up. Maybe Sampras would have still won all his Wimbledons even with
tougher comp say from 1997-2000. He was still a younger guy than what
he was when he lost those late-career USO final so certainly would've
been very difficult to beat. I honestly can't say either way.

But the fact is you choose to ignore anything I might have said that
could be construed as denigrating Sampras and only focus on what you
construe to be my *campaign* to denigrate Federer. I happen to think
Fed is one of the greatest players of all time, but I also think there
is some evidence (which I've mentioned repeatedly in this thread and
don't need to repeat again) that his generation wasn't as tough as
some others. My position is hardly controversial when you think about
it, but you think you can read into what my motivations are and think
you know that I'm being "largely dishonest."

And of course, you've killfiled me so you can just launch attacks
without hearing a response. How very honorable of you.



 
Date: 17 Jan 2009 06:32:03
From: kaennorsing
Subject: Re: Agree of disagree...
On 15 jan, 04:33, Jason Catlin <jason-cat...@hotmail.com > wrote:
> On Jan 14, 4:53=A0am, topspin <goolagong...@hotmail.com> wrote:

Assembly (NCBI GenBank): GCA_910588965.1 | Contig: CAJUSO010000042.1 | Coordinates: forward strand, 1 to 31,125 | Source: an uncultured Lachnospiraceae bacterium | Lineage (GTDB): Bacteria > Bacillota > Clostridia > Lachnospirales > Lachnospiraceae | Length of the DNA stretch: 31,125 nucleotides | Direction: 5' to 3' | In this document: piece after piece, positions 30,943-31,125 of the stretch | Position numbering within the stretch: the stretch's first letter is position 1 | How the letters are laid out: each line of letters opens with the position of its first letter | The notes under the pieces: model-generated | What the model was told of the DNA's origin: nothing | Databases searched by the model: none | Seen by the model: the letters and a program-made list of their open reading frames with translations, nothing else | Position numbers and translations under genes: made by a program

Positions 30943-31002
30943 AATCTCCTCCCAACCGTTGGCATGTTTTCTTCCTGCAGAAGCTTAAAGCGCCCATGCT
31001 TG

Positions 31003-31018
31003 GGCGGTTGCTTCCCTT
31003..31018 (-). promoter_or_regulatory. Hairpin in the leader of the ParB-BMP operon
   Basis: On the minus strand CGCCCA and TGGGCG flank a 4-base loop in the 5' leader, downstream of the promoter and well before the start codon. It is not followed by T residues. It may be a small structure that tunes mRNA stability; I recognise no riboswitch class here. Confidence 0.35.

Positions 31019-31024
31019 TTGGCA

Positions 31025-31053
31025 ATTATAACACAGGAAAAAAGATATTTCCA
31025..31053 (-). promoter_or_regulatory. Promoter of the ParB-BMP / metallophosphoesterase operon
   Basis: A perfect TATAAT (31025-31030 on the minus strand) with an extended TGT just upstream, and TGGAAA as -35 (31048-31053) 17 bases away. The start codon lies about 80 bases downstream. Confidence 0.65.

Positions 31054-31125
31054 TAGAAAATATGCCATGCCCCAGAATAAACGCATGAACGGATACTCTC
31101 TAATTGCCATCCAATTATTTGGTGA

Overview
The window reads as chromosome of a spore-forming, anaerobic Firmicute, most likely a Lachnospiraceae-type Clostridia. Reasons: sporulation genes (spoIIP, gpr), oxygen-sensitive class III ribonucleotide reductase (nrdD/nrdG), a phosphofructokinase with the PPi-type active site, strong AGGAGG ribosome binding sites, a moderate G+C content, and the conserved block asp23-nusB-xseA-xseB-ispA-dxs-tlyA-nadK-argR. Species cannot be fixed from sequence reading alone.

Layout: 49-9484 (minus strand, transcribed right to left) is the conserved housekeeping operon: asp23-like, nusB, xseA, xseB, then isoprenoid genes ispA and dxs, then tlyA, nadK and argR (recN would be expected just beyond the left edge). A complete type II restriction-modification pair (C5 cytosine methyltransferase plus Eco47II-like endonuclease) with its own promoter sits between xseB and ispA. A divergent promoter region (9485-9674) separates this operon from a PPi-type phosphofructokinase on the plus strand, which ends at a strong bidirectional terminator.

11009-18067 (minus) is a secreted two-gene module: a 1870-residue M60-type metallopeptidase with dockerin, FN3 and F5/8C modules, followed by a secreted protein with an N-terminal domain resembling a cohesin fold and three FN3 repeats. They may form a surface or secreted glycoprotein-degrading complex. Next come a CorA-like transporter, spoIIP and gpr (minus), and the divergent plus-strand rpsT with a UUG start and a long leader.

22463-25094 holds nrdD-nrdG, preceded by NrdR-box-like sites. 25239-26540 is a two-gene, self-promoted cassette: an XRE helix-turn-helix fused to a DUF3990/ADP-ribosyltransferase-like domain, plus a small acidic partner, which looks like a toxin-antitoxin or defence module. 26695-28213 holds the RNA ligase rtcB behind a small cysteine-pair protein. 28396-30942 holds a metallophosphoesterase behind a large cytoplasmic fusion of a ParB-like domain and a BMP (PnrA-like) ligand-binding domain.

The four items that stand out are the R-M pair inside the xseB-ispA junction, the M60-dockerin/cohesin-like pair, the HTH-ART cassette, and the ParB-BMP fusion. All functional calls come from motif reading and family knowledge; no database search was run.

>
> > I will just refer you to mikko's excellent reply, which makes many of
> > the points I would make. Just some points I would reiterate
> > - you cannot talk about 'Agassi' without acknowledging how he went
> > awol for a period. That is the flaw with just referring to names as a
> > measure of competition.
>
> Sure he did go awol. But before he went awol he was one hell of a
> great player in 1995 and
> he still couldn't beat Pete in anything that mattered. Maybe Fed
> could've dealt with that threat

He did deal with Roddick and Hewitt and with Ferrero, Nalbandian who
were looking destined for greatness similar to Murray and Djokovic now
and Agassi in the early '90.

So he did do ok against them. Occasionally had to deal with Safin who
was no pushover when he was on.

> just as well. We don't know. I don't think I'm being very